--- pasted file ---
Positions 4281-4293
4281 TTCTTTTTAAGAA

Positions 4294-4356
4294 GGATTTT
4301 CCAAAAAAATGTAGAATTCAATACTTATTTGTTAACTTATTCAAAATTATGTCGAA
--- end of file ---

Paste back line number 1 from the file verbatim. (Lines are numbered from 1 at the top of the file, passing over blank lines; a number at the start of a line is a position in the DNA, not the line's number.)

Positions 4281-4293